Andrew Mawson
East Sussex

Offline awemawson

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Re: Titivating a Wire EDM Machine
« Reply #5 on: September 24, 2014, 01:02:05 PM »
The 'table' on which the work is positioned is an open centered rectangle giving the machine a working envelope of  450 x 650 x 200 mm, (and up to 300 kGs  :bugeye:)

This table is moved by servo control from the Fanuc 6 control and attached to the side of it is a 'dry run plotter' that draws a representation of the part on paper without actually cutting metal
Andrew Mawson
East Sussex

Offline chipenter

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Re: Titivating a Wire EDM Machine
« Reply #6 on: September 24, 2014, 01:08:19 PM »
You don't do things by halfs Andrew do you ?
Jeff

Offline awemawson

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Re: Titivating a Wire EDM Machine
« Reply #7 on: September 24, 2014, 01:09:10 PM »
"You don't do things by halfs Andrew do you ?"

Well Jeff - if you're going to do something you may as well do it properly  :lol:


The machine works - make good parts but is pretty slow - really a 'lights out and leave it' sort of operation.

So far I have got the Fanuc 6 and its operation panel sorted out, managing to beg borrow and steal compatible parts. And I have upgraded its memory so it can store larger programs.

Memory on the Fanuc 6 is 'Bubble Memory', a technology that came and went over a very short space of a few years:

http://en.wikipedia.org/wiki/Bubble_memory

I have also replaced the tiny bearings in all the wire guide pulleys - a fun exercise as the pulleys in the main are very delicate ceramic with press fit stainess steel bearings.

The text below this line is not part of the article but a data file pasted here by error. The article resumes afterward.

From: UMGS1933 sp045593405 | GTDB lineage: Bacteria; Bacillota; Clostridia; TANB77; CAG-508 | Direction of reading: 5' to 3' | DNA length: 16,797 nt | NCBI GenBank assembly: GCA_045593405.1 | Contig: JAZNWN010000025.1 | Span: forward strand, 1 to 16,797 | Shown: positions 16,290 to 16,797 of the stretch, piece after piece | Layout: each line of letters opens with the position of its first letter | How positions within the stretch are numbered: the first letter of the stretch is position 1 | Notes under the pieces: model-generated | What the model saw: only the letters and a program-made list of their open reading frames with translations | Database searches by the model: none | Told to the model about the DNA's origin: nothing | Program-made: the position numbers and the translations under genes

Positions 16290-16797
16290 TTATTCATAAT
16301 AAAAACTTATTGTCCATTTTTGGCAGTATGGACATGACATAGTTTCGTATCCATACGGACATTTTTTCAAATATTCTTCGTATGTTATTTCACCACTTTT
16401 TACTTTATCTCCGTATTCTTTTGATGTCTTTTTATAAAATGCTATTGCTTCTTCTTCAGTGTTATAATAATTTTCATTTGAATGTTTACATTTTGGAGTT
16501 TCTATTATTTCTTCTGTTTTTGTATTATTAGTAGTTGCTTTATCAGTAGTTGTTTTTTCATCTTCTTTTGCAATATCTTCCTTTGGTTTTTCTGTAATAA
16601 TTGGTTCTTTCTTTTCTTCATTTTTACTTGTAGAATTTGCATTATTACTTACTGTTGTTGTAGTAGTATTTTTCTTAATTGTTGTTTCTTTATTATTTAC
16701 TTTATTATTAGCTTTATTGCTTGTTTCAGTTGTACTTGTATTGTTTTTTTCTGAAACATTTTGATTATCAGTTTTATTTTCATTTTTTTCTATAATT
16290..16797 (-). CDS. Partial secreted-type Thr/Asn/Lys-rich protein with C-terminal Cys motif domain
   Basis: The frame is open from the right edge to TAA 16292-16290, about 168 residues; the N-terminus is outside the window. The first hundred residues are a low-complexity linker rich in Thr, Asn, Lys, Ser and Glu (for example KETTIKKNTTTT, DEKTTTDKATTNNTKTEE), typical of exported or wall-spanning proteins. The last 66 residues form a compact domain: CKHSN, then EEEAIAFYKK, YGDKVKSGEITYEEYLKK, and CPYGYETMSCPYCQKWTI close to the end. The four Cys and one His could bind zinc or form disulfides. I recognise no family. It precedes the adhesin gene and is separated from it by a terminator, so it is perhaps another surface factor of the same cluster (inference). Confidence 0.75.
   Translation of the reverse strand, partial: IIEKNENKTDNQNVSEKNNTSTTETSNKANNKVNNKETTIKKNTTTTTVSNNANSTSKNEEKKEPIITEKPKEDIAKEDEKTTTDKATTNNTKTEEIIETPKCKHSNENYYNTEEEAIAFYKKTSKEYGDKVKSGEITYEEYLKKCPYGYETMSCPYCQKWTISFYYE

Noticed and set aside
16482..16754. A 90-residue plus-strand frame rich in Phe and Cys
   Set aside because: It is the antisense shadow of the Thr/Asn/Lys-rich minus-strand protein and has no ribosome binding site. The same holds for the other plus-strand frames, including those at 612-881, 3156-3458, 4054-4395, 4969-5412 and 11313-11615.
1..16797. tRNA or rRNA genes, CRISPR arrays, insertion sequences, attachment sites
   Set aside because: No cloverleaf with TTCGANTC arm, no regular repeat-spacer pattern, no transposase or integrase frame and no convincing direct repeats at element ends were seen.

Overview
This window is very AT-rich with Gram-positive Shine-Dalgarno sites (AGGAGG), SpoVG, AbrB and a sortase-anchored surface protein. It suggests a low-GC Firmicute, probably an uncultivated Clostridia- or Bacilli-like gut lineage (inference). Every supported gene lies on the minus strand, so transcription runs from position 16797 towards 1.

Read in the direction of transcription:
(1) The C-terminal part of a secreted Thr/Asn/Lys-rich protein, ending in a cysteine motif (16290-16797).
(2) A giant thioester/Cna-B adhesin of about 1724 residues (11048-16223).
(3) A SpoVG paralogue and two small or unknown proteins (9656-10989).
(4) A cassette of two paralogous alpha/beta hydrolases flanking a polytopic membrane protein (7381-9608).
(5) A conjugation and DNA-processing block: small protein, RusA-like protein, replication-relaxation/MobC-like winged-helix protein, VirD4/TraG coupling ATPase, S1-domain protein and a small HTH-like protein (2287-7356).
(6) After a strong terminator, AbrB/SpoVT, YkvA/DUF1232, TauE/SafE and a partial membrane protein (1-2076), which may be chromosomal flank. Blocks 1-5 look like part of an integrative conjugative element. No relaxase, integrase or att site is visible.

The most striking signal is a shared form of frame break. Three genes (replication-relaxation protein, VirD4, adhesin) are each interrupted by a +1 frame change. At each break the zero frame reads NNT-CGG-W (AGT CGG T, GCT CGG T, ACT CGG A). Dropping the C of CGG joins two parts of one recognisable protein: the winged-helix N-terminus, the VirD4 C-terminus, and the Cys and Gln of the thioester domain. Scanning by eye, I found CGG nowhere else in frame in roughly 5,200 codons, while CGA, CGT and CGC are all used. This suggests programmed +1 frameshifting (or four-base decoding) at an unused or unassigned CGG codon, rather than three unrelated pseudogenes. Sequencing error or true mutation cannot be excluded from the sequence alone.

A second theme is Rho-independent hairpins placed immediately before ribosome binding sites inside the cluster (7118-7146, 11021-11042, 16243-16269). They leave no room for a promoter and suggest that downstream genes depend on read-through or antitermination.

I've also re-made most but not all the missing tin work panels
Andrew Mawson
East Sussex

Offline awemawson

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Re: Titivating a Wire EDM Machine
« Reply #8 on: September 24, 2014, 01:26:01 PM »
So what's triggered this flurry of postings ?

Well glancing through eBay as I'm prone to do, I came across some of the lower contact electrodes and thought it was about time I sorted mine out.

The machine was originally an 'Automatic Wire Feed' variant - ie you positioned the table so that a hole lined up with the wire guides, and it would thread itself. Very handy indeed as threading 0.25 mm brass wire through equally small wire guides standing on your head to get at them is a bit of a pain. Sadly this feature proved to be unreliable and at some time was removed from it.

In the process I suspect that the lower assembly was replaced with one from a similar but different machine and there is no provision for the lower tungsten carbide contact to be mounted. The relevant wire is fixed to the insulated centre of the lower pulley and does nothing at all.

The net result of this is that the machine can only operate at half the current it is designed for without melting the wire.

So my intention is to re-design the layout of that area so that the contact can be in the wire path. Problem is, this machine (like me!) is rather long in the tooth (mid 1980's) and the 'stainless' support arm is badly corroded.

I've avoided delving in before due to the fact things are very likely to break being undone. But now I'm setting out hopefully to fix it and I'll be glad to have you all along with me as I do it.  :thumbup:
Andrew Mawson
East Sussex

Offline hermetic

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Re: Titivating a Wire EDM Machine
« Reply #9 on: September 24, 2014, 02:33:47 PM »